Cal Dietz: Advanced Principles in Programming(DIGITAL)

$40.00

Class room lecture presentation on specialized exercises including the progression to the front and side lunge from the 2012 Pennsylvania State Clinic at Juniata College for only $39.00

The intensity and duration should be the absolute focal point in the considerations of all your training that day, and the specificity of exercise in your program is absolutely critical to that adaptation.

Cal Dietz has always been one of the most forward-thinking coaches in the world. His presentation on Advanced Principles in Programming from 2012 is no exception to him displaying that. Using the clock, to dictate the intensity and volume of training is nothing short of brilliant. Cal breaks down the reasoning behind it, and why it provides adaptations that are so specific.

The first reason he discusses is specifying the stressor leads to specific adaptations. When you use different stressors (set/rep schemes, intensities, or speeds) there is confusion as to the what’s and where’s the adaptions need to occur. He uses the example of training for both a powerlifting meet, and a marathon. We know that won’t work, and it’s a bit of an extreme example, but this is the basis behind it.

Coach Dietz then dives into why the density of the sets is so important. One reason is that it both drives the adaptation and is driven by competitiveness of the athlete. So, in the same about of time, he’s seeing his athlete’s outputs improve because they compete with themselves. It increased even more when competition between teammates was brought into the picture. It also fits perfectly into his undulating model, which dates back to horse training in the 50’s. This leads him to break down multiple plans using time as the parameter training is based off of, for multiple goals of training including how he peaks his athletes using it.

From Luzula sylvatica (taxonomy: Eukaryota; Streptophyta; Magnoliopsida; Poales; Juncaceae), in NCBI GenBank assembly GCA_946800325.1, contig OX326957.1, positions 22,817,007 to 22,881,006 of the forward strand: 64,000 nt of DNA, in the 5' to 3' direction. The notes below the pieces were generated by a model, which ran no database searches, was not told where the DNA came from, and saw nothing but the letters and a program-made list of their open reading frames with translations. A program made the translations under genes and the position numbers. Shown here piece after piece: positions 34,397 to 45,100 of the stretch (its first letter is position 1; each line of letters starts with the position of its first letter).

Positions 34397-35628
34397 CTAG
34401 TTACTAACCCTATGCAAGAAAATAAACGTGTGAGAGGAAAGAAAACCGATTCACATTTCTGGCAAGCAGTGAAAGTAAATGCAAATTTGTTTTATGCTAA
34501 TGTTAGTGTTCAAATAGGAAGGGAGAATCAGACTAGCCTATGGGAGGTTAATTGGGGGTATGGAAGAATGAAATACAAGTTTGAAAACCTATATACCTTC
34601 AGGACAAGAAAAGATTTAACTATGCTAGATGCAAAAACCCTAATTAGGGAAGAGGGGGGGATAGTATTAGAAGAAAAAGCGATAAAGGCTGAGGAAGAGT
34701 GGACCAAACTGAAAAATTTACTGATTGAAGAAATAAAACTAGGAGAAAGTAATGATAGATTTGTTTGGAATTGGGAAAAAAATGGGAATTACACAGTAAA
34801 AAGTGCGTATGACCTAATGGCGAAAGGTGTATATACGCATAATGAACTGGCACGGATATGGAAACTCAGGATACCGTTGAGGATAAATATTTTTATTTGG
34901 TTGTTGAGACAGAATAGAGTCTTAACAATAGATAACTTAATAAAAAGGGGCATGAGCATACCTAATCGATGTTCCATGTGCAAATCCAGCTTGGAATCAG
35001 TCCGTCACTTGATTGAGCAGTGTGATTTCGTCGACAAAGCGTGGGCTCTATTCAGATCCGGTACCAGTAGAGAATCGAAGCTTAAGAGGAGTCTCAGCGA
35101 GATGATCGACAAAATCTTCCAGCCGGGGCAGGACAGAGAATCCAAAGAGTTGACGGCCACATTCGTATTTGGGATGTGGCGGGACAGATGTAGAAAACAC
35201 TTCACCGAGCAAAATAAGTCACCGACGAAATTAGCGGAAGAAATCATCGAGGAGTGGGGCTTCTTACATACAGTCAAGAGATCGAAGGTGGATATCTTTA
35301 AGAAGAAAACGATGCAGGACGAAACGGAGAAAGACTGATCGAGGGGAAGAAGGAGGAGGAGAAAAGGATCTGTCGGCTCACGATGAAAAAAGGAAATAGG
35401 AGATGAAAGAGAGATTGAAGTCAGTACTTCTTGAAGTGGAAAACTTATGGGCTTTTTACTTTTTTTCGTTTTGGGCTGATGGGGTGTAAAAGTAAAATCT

Cal gives us specific examples of work with his athletes using this method, including the results. One of these examples include his hockey player. He shares all the relevant parameters of the work done with the athletes including what they did, why they did it, and what results they achieved. It also includes video examples of how he modified exercises, and how he progresses from Triphasic to this model in a 16-week plan. He finishes off sharing all of the sequences he uses (progressions) for each exercise, along with sharing where the idea’s come from and what the goal is for each step in the sequence and builds a program right then and there for us to see how he does it.

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